special Delivery Alan M. Petrillo
The Princeton (NJ) First Aid & Rescue Squad wanted a custom ambulance that it could station at Princeton University during the school year and turned to PL Custom Emergency Vehicles to build the rig.
Frank Setnicky, director of the Princeton First Aid & Rescue Squad, says the Squad provides ambulance and rescue services to the 18 square miles of the borough of Princeton with a population of about 30,000 residents that doubles when Princeton University is in session. “We wanted a pretty straightforward ambulance without a lot of bells and whistles but with some customized design features,” Setnicky says. “This new rig was going to be stationed on the Princeton University campus during school classes.”
Chad Newsome, national sales manager for P.L. Custom Body and Equipment Co., Inc., parent company of PL Custom Emergency Vehicles, says Princeton had taken the design of its then current ambulances and worked with him to develop the design it wanted on a new rig. “It went through a request for proposal (RFP) process and solicited information from several vendors,” Newsome points out. “Then Princeton whittled the proposals down to its most recent vehicle provider and us. We got the contract.”
Newsome notes that PL Custom installed a combination 12-volt/110-volt heating and air-conditioning (HVAC) system in the Princeton ambulance because the rig would be stored outside at Princeton University during the school year and would need to be plugged into shore power when on site. PL Custom installed dual shore lines on the ambulance, one each side—the first for standard charging and the other for charging the HVAC system.
“The Princeton Squad also wanted a custom configuration on the body itself,” Newsome says. “Of the five exterior storage compartments, only one of them was a standard compartment. The driver’s side rear compartment was ¾ high with double doors, and the passenger side forward was a full-height compartment.”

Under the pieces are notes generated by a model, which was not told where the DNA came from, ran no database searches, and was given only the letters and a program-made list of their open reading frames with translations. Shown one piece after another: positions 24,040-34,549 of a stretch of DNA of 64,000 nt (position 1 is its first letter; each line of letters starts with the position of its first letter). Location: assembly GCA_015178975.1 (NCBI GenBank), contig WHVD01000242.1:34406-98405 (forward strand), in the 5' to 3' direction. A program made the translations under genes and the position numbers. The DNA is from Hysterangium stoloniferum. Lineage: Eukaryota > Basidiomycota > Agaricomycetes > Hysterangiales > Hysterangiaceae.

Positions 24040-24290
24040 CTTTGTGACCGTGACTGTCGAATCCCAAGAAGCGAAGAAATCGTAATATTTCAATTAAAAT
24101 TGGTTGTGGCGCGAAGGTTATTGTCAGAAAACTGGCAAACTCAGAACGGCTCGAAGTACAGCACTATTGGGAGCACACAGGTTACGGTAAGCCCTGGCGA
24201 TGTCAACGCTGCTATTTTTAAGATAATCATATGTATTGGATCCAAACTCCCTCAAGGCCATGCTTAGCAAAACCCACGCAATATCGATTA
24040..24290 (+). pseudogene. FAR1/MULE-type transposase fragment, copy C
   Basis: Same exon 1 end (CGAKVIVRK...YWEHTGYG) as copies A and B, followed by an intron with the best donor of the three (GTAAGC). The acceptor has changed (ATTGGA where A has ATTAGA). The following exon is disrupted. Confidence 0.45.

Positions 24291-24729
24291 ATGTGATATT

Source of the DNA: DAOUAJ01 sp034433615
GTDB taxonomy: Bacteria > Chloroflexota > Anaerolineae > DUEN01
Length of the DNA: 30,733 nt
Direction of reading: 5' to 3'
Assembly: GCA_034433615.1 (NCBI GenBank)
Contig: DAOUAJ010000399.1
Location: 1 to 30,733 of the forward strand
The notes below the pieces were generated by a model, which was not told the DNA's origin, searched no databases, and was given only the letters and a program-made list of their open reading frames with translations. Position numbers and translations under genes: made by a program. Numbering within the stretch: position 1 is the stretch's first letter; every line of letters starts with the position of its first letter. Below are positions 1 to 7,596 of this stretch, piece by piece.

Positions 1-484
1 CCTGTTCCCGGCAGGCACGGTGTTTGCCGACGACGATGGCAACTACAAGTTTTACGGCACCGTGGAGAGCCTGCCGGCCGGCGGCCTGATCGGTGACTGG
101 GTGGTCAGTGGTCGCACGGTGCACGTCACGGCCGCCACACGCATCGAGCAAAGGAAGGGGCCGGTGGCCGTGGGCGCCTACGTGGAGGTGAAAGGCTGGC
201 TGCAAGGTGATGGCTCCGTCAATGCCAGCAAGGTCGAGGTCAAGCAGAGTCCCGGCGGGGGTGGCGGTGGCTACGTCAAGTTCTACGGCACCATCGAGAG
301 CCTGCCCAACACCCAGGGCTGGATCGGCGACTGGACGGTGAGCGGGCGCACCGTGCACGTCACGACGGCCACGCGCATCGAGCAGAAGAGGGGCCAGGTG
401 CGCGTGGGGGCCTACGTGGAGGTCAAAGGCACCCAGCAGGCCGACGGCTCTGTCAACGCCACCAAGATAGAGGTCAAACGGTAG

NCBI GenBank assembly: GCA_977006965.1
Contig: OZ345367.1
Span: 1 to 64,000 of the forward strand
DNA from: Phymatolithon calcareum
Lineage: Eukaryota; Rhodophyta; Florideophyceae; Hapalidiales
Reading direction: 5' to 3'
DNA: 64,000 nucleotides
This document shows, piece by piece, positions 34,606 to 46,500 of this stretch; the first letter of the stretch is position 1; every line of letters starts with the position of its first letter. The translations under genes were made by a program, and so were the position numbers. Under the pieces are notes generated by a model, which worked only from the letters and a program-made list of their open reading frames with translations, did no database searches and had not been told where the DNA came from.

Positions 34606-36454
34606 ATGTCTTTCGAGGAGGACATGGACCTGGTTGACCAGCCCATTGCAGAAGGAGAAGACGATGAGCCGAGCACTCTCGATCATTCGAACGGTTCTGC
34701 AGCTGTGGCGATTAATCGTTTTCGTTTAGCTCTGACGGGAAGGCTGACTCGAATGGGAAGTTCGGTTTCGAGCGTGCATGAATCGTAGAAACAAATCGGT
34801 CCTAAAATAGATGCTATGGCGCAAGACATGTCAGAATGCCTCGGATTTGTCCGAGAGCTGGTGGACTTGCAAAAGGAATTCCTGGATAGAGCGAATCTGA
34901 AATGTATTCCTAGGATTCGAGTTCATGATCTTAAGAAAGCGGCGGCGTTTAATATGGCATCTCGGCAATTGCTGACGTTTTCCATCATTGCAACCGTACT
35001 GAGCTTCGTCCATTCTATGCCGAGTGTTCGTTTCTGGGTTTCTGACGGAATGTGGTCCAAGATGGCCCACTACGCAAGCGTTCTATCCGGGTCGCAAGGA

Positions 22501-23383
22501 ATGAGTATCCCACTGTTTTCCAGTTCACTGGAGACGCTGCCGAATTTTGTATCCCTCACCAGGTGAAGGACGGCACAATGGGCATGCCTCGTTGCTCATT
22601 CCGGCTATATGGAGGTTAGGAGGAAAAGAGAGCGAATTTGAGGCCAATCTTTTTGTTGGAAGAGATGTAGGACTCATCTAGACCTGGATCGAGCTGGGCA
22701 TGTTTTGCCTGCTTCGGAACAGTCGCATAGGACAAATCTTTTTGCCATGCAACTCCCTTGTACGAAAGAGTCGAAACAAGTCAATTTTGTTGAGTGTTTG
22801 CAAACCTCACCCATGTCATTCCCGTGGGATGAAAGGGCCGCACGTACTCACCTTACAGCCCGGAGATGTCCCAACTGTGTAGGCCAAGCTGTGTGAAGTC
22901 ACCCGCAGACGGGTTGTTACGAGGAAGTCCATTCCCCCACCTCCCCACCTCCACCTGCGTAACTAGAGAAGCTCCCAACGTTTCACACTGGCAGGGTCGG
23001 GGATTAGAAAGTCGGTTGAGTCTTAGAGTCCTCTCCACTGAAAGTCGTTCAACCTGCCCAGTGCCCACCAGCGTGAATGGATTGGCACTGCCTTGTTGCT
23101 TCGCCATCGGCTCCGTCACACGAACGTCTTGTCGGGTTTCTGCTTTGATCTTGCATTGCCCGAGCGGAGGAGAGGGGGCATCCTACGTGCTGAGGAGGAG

Custom features also include pushbutton keyless activation at the rear of the ambulance, Newsome says, and inside the patient module there are six-point seat belt harnesses, restocking cabinetry that allows the face of the cabinet to flip up for restocking consumables, and a custom interior on the street side.
Newsome says the rig has a captain’s chair with six-point seat belt harness at the head of the cot, while the curbside has a squad bench with six-point seat belt harnesses, custom upper storage with 43 inches of headroom, glove boxes for four different sizes, a recessed oxygen unit in the step well, and a cargo net at the head of the squad bench. “We also did a lot of passive safety features like radiusing of the countertops and corners of the interior compartments,” Newsome adds, “so there are no sharp strike points on the interior of the module.”
Setnicky notes that the new PL Custom ambulance “is not a multiplexed truck; it’s hard wired and set up as our previous ambulance for how we carry our patient and equipment. But, we went to a simpler custom design that has a new Stryker system in the module.”
Setnicky says that the Princeton First Aid & Rescue Squad is a combination department with nine paid full-time, six paid per diem, and 90 volunteer emergency medical technicians (EMTs) working out of a single station. The squad’s other apparatus includes three basic life support ambulances, a special services rehab truck, a 2003 walk-around heavy rescue, a technical rescue response trailer, and a rescue boat.
“All of our people are EMTs and provide basic life support services,” he says. “Capital Health provides the advanced life support in our area where the medics come in by fly car. We also do rescue services, like trench and structural collapse, confined space, and motor vehicle accidents and extrications, where we are assisted by the Princeton (NJ) Fire Department.”
Setnicky says that the squad gets a lot of volunteer participation from the students at Princeton University. “A large number of our volunteers are Princeton students,” he points out. “They usually stay with us while they are at the university, and some of them often go on to work in other medical fields.”
He notes that working with PL Custom Emergency Vehicles was “an awesome experience. The company is still family-owned, so you are not just a number in the system,” he adds. “PL Custom has excellent attention to customer service, and the quality of its ambulances is outstanding. We are only about an hour away from its manufacturing facility, so we could visit regularly. And when the ambulance was finished building, no corrections were needed. It was a seamless process.”
ALAN M. PETRILLO is a Tucson, Arizona-based journalist, the author of three novels and five nonfiction books, and a member of the Fire Apparatus & Emergency Equipment editorial advisory board. He served 22 years with the Verdoy (NY) Fire Department, including in the position of chief.